One area in which you should exercise caution is condiments. Anything that is a multi-use jar—things like mayo, butter, jelly and peanut butter—I would suggest throwing out and getting a new one. There is just too much of a chance of cross-contamination from someone who made a PB+ J sandwich on gluten-containing bread and then stuck the knife back in the jar. Yep, that’s enough to make someone sick. I recommend purchasing the “squeezable” condiments whenever possible. Or, the very sophisticated labeling method we do—get a second bottle of every condiment the whole family uses, and use a sharpie and write “GF” on the lids.

Once you figure out what you have, then it’s time to make a plan and head to the grocery store. It can take a while! Especially in the beginning. I have found I’m able to do a majority of my grocery shopping at my normal grocery store. There are just a few items (like our fav GF noodles—to me corn pasta tastes much more like wheat pasta than rice noodles do) that I need to go to a specialty grocery store to find.

Before heading out, use company websites to research which products that you already normally buy are gluten free. Different stores have different items. I tend to switch around which grocery store location I go to each week, even though it’s the same chain, to take advantage of the different selections at each location. I also have been known to whip out my cell phone in the middle of the store to call the 1-800 number on the package to inquire about certain ingredients. (This is harder to do, though, if you tend to shop on the weekends.)  Also, check out your store’s resources many have support for gluten-free shoppers like this list from Meijer’s Healthy Living Advisors.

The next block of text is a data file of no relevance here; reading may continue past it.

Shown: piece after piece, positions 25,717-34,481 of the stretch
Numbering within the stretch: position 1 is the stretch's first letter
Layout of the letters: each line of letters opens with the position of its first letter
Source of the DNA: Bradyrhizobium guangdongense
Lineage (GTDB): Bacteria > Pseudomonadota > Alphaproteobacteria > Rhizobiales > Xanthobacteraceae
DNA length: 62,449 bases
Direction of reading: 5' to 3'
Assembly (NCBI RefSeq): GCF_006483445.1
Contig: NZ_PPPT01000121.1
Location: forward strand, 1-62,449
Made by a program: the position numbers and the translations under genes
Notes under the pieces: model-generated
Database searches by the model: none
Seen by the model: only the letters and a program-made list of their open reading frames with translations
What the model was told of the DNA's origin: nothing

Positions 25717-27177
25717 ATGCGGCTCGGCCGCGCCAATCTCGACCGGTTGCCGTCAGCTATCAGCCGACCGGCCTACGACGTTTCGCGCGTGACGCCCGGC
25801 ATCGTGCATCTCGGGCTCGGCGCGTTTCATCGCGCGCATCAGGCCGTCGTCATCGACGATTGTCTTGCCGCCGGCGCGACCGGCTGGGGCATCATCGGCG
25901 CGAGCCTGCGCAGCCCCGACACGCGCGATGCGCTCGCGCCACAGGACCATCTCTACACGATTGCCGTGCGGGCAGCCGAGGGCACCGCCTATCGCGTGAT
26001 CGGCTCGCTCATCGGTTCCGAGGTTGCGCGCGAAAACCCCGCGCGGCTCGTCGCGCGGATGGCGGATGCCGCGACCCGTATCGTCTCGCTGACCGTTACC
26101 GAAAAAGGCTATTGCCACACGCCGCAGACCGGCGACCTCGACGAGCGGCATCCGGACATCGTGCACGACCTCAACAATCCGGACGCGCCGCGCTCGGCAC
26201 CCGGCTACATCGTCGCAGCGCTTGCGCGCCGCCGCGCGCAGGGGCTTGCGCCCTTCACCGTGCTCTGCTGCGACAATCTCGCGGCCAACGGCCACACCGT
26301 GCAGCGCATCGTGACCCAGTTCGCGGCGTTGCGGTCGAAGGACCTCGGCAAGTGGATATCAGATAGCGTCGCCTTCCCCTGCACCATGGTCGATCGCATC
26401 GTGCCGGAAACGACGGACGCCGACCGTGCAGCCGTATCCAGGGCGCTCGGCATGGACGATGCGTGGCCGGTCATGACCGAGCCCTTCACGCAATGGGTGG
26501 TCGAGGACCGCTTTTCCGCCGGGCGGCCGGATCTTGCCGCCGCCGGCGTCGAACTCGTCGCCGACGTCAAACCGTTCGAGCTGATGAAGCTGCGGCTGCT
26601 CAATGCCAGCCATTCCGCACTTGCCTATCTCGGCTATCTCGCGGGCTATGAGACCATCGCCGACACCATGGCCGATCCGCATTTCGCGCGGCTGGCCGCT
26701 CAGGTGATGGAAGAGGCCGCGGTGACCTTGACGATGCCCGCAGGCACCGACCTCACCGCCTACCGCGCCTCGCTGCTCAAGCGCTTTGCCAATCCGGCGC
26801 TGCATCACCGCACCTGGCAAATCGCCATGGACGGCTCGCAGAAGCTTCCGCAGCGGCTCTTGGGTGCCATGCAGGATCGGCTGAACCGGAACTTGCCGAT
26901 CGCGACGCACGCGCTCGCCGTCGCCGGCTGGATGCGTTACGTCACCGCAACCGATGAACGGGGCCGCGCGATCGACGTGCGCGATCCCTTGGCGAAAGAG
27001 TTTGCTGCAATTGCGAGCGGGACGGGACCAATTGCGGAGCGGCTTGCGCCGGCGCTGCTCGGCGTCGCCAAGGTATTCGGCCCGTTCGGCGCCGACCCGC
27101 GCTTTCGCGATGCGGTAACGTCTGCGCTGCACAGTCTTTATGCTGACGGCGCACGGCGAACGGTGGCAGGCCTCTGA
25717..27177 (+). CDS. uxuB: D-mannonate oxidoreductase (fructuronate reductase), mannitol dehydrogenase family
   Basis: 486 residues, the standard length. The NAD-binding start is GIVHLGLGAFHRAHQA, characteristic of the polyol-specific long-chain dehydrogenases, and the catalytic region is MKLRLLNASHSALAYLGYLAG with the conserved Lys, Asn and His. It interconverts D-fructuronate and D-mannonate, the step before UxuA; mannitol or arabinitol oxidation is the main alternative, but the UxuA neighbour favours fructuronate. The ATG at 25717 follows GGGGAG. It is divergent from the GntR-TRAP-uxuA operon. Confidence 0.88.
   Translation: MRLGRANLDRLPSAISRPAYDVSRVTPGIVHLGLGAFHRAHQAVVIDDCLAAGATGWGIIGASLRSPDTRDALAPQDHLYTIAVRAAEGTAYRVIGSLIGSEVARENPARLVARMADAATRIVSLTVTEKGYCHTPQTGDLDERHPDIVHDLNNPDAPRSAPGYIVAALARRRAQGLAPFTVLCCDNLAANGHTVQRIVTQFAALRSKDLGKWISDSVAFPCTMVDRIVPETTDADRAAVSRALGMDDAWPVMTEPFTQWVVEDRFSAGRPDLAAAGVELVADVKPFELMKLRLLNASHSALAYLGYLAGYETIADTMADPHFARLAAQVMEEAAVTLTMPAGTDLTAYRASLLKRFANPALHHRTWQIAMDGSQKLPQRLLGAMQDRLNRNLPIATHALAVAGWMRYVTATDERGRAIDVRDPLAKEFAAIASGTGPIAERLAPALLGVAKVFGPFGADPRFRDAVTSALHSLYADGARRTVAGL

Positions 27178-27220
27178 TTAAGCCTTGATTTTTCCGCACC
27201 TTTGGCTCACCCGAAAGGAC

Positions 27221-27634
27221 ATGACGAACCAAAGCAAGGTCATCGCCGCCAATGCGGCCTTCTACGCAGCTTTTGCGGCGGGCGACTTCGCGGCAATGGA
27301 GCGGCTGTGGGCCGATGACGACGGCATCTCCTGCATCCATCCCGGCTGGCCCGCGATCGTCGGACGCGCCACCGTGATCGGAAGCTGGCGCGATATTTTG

I always recommend to those newly diagnosed with celiac disease or gluten sensitivity to start your grocery shopping around the outside of the store. This is where you will find the most naturally gluten-free foods. Start with produce and load up on your favorite fruits and veggies. Get lean cuts of plain beef, chicken, fish, turkey, or pork. (Just watch out for the pre-seasoned varieties, as they may contain gluten.) Most dairy is also gluten free and healthy. Choose low-fat milk, cottage cheese, yogurt, and cheese. In a short time you will learn different brands that are gluten free, though you should always take a fresh look at the ingredient list every time you shop, as products do change. Life should be getting much easier soon if/when the FDA finally rules on the gluten-free labeling law.

I hate to admit that I might be one of the last people without a smart phone so I can’t speak from experience, but I hear there are some helpful apps too. When I join current technology I hope to write on the ones I find most helpful.

What is your favorite gluten-free app? What are your best grocery shopping tips for newbies or seasoned gluten-free veterans?

 

Sidenote: I am not compensated for any links in this post.  This is just one example of a chain I am aware of looking out for us in the gluten-free community.